The Australian horticultural brassica industry grows produce valued at $134 million annually.
Broccoli, cauliflower and cabbage are the major brassica
vegetable crops. Minor crops include Brussels sprouts, Chinese cabbage and Asian brassica vegetables.
Clubroot is the most serious soilborne disease affecting brassicas world wide. It is caused by
Plasmodiophora brassicae Woronin, an obligate biotrophic parasite. Currently considered to belong to
the Protoctista, it is neither plant, animal nor fungus.
Clubroot was first reported in Australia in 1890. It is likely to have been brought into the country with
the early settlers as diseased planting material, although fodder or grazing
animals represent an alternative source of contamination.
Recent increases in the prevalence of this
disease can be associated with the increased use of transplants, narrow rotations, more extensive
cropping on the same soil (in some cases, 4 crops per year) and the suspected increased movement of
the pathogen on trucks, bulk bins and other farm equipment.
Surveys have shown that over 70% of brassica properties in Victoria are affected
Crop losses of up to 25 hectares/property have been reported and total national crop loss
is estimated at between 5 and 10% of brassica production.
Clubroot is endemic in most of the major production regions of Victoria, New South Wales and
Tasmania. Outbreaks have occurred in Stanthorpe (Queensland in 1997), Gatton, (Queensland in
2001) and Manjimup (Western Australia in 1993).
Clubroot is now a significant problem in every state
Symptoms of disease are restricted to members of the family Cruciferae.
Infection can occur at any stage of growth and is restricted to the roots.
Infected roots swell forming characteristic galls that may either be large and compact or numerous irregular swellings, depending upon the timing and severity of infection.
Infected plants are nutritionally impaired as galled roots have a reduced capacity to assimilate water and nutrients from the soil.
The earliest above ground symptom of clubroot is wilting of the leaves of infected plants particularly on warm days.
Severely infected plants will be stunted and yield significantly reduced.
The results presented in this report serve as a small snapshot of activities undertaken in the field for the duration of the project.
During this time two new treatments have been developed, reports from individual states have been tested nationally and large numbers of growers have participated in field displays and demonstrations.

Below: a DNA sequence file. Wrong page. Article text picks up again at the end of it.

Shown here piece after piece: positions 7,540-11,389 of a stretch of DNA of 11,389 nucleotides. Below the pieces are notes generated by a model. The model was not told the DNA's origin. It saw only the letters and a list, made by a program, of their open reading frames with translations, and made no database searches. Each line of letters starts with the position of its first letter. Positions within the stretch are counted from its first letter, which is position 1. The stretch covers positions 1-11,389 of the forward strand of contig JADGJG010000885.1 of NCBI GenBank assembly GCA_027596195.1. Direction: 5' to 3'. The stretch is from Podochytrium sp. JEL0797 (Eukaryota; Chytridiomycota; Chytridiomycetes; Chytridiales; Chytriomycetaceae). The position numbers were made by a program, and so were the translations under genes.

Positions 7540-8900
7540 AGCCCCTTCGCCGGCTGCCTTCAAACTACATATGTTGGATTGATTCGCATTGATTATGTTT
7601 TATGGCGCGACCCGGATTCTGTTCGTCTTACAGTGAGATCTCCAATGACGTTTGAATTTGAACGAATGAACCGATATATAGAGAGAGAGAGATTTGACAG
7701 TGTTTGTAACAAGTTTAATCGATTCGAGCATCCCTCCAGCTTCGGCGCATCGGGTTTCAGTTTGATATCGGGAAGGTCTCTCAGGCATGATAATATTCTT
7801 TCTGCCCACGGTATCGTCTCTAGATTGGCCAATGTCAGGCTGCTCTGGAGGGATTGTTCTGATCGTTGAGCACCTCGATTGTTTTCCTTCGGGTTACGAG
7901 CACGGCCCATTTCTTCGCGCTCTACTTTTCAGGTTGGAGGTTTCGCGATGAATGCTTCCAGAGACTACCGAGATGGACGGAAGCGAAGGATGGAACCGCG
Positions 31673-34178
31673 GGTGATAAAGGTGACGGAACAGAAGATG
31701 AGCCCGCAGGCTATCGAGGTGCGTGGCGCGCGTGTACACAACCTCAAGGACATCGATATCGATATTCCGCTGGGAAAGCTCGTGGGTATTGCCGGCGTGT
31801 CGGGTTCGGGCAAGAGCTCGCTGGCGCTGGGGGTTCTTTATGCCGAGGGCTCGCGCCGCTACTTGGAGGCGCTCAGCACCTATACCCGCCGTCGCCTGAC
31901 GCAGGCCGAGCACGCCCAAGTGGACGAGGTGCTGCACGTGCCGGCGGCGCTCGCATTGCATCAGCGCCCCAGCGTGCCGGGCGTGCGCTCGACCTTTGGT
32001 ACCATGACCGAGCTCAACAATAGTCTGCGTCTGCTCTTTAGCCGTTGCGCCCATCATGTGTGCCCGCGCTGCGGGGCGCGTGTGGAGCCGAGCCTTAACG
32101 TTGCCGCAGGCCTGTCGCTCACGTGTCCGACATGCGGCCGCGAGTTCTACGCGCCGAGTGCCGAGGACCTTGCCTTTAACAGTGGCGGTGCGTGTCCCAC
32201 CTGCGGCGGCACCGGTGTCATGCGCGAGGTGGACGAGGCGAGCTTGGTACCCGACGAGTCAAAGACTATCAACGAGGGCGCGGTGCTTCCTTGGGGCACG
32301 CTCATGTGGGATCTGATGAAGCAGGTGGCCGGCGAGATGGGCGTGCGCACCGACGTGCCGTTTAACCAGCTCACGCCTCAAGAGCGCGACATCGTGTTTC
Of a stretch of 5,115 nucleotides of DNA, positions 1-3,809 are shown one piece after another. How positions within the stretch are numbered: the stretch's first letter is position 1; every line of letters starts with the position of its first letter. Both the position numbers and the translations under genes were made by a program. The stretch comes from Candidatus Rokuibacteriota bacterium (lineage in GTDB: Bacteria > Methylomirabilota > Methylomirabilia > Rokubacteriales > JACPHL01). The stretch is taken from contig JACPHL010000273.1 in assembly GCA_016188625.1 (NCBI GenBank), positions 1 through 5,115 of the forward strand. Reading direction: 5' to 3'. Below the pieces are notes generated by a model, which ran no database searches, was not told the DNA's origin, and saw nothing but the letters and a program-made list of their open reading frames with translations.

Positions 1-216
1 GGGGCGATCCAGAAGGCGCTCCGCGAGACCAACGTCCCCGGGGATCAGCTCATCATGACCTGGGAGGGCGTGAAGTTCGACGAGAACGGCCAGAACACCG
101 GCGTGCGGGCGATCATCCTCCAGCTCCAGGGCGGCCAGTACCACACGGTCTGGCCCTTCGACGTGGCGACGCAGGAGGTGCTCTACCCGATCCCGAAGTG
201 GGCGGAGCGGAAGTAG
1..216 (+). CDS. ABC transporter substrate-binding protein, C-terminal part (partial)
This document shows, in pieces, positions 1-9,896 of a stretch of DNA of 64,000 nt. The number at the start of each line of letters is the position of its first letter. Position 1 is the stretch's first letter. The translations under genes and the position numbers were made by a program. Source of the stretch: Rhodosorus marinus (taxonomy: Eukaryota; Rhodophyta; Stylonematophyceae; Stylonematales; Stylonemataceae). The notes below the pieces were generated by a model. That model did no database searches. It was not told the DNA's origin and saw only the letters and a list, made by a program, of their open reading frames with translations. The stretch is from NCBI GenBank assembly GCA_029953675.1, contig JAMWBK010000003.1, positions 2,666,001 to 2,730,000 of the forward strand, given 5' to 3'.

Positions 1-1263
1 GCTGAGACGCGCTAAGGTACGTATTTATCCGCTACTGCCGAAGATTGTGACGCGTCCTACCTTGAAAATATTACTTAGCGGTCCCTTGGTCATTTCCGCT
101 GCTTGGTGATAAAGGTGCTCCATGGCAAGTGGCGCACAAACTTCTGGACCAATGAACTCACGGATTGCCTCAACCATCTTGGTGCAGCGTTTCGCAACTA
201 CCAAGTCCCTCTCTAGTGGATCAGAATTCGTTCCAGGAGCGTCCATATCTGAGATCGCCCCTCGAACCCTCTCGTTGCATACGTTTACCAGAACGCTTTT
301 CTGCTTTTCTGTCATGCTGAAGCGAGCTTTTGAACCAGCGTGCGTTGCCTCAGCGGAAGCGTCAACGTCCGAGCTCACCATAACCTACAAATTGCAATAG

The following generalisations can be made:
- Application of lime as calcium oxide (to increase pH to 7.0-7.5 in responsive soils) is a ‘good value for money’ treatment consistently returning a profit from most field sites nationally.
- Shirlan (fluazinam) applied at 3 L/ha effectively controls clubroot but must be evenly distributed around the transplant root zone at planting.
Lower rates (2-3 L/ha) may suffice in the Manjimup district of Western Australia.
- Banded incorporation of Shirlan (3 L/ha) at planting is the most effective method of application of this fungicide.
- Banded incorporation of a very low rate of calcium cyanamide has reduced the cost of treatment from $1600/ha to $112/ha.
- A new fungicide flusulfamide (Nebijin) applied with Du-wett (a wetting agent) has provided good control of clubroot at 0.6 mg/plant in Victoria and Queensland.
In these states control has been on par with that provided by Shirlan. The effective rate is twice that recommended by the New Zealand based suppliers (the recommended rate being ineffective).
No residues were found in treated produce and negotiations for registration and distribution in Australia are underway.
This result was not repeated in Western Australia and the reason for the failure of the product to control clubroot in this state should be further investigated before registration.
Financial support for this research has been provided by: Horticulture Australia Limited, the vegetable
growers R&D levy and Stae Departments of Agriculture.
Thanks to the following growers for their assistance with trial work:
| Sam Calameri
|| Kevin Temple
||WU Yue Fang,
||ZHONE Cai Xia
|Ha Sau Ying
||XIANG Cai Ji
Thanks to the following for their technical assistance on the project:
|Chang You Pan
| C. Haase
Statistical advice by Fiona Thomson and Nam Ky Nguyen (Department of Primary Industries, Vic).